Like bedroom two, bedroom three had also been omitted from the listing photography of the house. A child’s bedroom, it naturally was also the smallest of the three in the property. A quick look around and, surprisingly, all seemed in adequate order (aside from the ‘stuck on’ looking plug attached to the sideboard. By this point though dodgy looking plug sockets had become water off a duck’s back to me). The rain having stopped, the three of us could look out over the garden from the small sash window. From a source above water was dripping down the pane in large blobs.
“That’s a bit suspicious,” Mum observed.
“Forget that, look at the wall!” I pointed to the wall of the second bedroom, visible from the indented third room.
A massive crack stretched right across the exterior wall, a diagonal split that in the dull November weather looked as menacing as it did damaging. Knowing that the crack would still be there in five minutes (and if not, the engineer would be the first to suffer the consequences), our little trio moved on. The agent meanwhile, clearly having written us off as serious contenders, only started to amble up the stairs as we entered the third and master bedroom.
By this point I don’t know what I was expecting the last bedroom to provide. A bit of normality I guess? Just a single space where there were no hidden horrors or things that needed urgent attention. I stepped into the bedroom and laughed. Put it down to insanity or the actual hilarity of what I was looking at, but I couldn’t help myself exclaiming my observation for all to hear.
“That radiator is wonky!”
The final blow had been cast. Disbelieving it for herself, Mum walked over to the piece of old plumbing to check. The secondary opinion came in, the radiator was, indeed, crooked. The estate agent started bleating that straitening the radiator would be a quick and easy job to do, that it was not an unusual feature of period properties. Our trio had long since stopped listening to the advice of the suited bald man, we scuffled across the tattered carpet and exited the room without even acknowledging his opinions. At the bottom of the stairs we bumped into the engineer again.
“Have you seen the crack on the exterior wall of that bedroom?” Dad muttered.
The engineer exchanged us with a knowing look, the classic look of a tradesman who wasn’t born yesterday.
“Yeah, it’s a mess. I wouldn’t want to sleep in that room,” he gruffly responded, before slipping out of the front door onto his next job.
We briefly popped outside to the back garden, more than anything to get away from the all-hearing estate agent and to participate in the unique British need to congregate and exchange negative comments about other people’s houses. Half of the guttering was missing, leaving a streak of mould down the second bedroom wall, but that felt old hat now. Give us something new. The rear parking was so far up a back-end dirt track that to get a car up there would be virtually impossible. Pfft, so what? Another stick in the fire. As we walked back up the crumbling garden path I cast a brief look at the neighbouring garden. With long overgrown grass, a knocked over fence, and disintegrating garden toys lying about haphazardly I whispered to Mum, “the garden next door looks rough.” I didn’t much fancy angering the neighbours.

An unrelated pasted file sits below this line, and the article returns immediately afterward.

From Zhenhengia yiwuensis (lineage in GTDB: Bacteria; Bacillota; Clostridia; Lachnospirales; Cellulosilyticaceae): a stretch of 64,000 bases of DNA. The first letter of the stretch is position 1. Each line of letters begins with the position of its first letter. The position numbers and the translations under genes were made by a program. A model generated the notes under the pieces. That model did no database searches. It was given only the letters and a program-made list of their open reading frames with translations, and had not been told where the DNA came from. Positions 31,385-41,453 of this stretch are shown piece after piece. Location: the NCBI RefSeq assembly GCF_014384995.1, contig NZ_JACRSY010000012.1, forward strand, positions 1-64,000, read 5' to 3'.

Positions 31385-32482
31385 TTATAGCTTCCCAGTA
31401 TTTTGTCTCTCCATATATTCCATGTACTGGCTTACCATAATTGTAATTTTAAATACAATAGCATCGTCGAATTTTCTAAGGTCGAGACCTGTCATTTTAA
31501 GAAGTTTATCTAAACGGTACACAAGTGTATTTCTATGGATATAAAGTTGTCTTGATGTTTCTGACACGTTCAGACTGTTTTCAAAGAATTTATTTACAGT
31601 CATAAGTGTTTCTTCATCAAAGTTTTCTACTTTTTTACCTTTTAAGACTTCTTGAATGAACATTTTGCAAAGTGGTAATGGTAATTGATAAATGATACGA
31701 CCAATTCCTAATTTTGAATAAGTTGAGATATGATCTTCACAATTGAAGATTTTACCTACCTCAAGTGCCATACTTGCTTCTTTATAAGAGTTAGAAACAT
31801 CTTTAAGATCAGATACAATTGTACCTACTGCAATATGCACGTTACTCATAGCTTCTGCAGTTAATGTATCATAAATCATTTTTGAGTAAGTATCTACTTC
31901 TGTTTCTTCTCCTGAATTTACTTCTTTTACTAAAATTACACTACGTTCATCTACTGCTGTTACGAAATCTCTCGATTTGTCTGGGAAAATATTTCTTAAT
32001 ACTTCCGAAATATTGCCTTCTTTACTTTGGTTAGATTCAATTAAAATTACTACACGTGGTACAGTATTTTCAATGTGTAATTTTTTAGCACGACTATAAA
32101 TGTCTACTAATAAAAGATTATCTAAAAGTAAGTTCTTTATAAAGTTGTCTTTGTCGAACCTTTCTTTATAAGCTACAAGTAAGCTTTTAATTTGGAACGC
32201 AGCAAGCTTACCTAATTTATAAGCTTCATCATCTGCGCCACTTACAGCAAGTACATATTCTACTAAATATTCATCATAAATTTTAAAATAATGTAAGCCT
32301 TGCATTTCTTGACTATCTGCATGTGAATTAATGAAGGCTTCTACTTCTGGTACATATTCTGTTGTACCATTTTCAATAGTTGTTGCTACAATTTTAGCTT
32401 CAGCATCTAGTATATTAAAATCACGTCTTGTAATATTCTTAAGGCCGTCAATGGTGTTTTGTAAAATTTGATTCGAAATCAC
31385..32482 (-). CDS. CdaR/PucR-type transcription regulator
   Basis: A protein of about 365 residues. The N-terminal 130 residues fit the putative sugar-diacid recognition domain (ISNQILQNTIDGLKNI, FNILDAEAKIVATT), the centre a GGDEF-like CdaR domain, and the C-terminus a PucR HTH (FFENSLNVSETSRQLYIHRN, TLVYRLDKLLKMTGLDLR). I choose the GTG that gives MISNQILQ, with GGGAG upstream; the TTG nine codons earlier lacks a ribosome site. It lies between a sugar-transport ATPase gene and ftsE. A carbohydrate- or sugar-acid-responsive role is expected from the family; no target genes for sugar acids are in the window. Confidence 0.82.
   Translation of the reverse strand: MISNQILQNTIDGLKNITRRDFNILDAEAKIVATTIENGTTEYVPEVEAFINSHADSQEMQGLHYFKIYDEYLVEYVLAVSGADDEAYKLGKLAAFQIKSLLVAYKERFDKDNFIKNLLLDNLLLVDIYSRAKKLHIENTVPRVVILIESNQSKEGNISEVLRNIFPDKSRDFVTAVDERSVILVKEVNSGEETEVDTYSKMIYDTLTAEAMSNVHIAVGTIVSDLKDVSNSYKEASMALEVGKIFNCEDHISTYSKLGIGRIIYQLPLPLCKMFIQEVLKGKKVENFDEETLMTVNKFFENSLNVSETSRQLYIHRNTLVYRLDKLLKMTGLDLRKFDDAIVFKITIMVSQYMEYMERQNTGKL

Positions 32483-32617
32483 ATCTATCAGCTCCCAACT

From the dirty grout in the bathroom, to the rough looking garden next door (which, we were reassured a few too many times by the vendor, belonged to “lovely neighbours”), the three of us knew this period property wasn’t ‘the one’. Other than the mild humour that came when Dad realised he wasn’t going to fit through the Jimmy Crankie attic hatch, the level of investment required by this house was farcical. Two words; money pit.
Maybe this house was destined for someone more naïve or for first time buyers who wanted a long-term project, but someone that was not me. A feeling reciprocated by the agent, he shut the door firmly behind us as we walked out, leaving him, vendor and a crying infant inside.
“Is he going to come out?” I cautiously asked.
“Must be talking to the seller.” Mum replied.
“Perhaps he’s telling her she’s a fantasist to ask that much when there’s so much to do.” I mused.
“Maybe. At any rate, I’ve never experienced an estate agent like it. He seemed so nice and, well, typically estate agenty on the phone. Remember him Alice, you’ll never experience an agent like that ever again.”
From the house we ambled over to a local coffee shop where we sat and discussed the house we’d just viewed. Well, when I say discussed I mean we basically had a massive slating off session as we tore apart every single element of the past forty give minutes. Mum and Dad had travelled some distance to attend this viewing while I only had a five-minute walk back to the office. Waving them off I felt a pang of guilt that they’d travelled some way to see a duff house. However we all agreed that the house was in no way a goer, to the point where Dad said he’d step in if I even vaguely suggested putting an offer on it.
Two days later the estate agent contacted Mum with a markedly different attitude. With a friendlier tone, he accepted our points about the surface wiring and general state of the property.
“I have told her she needs to drop the price, but she’s set on getting higher than the market valuation. It doesn’t help that she seems in no rush to move. Her partner is currently working in North Devon but she doesn’t want to let the place go.”
Mum left the agent with a simple and clear message “fine, good luck to her with that.”
So this particular house was a no, but I refused to be downbeat about the whole experience. My first property visit had been an eye opener and educational to say the least. There would be other houses to view in the future and I there would be many more rejections before I found ‘the one’. The property search would continue on.
This post is part of “The First Time Buyer Diaries”. To read the entire series (so far) click here.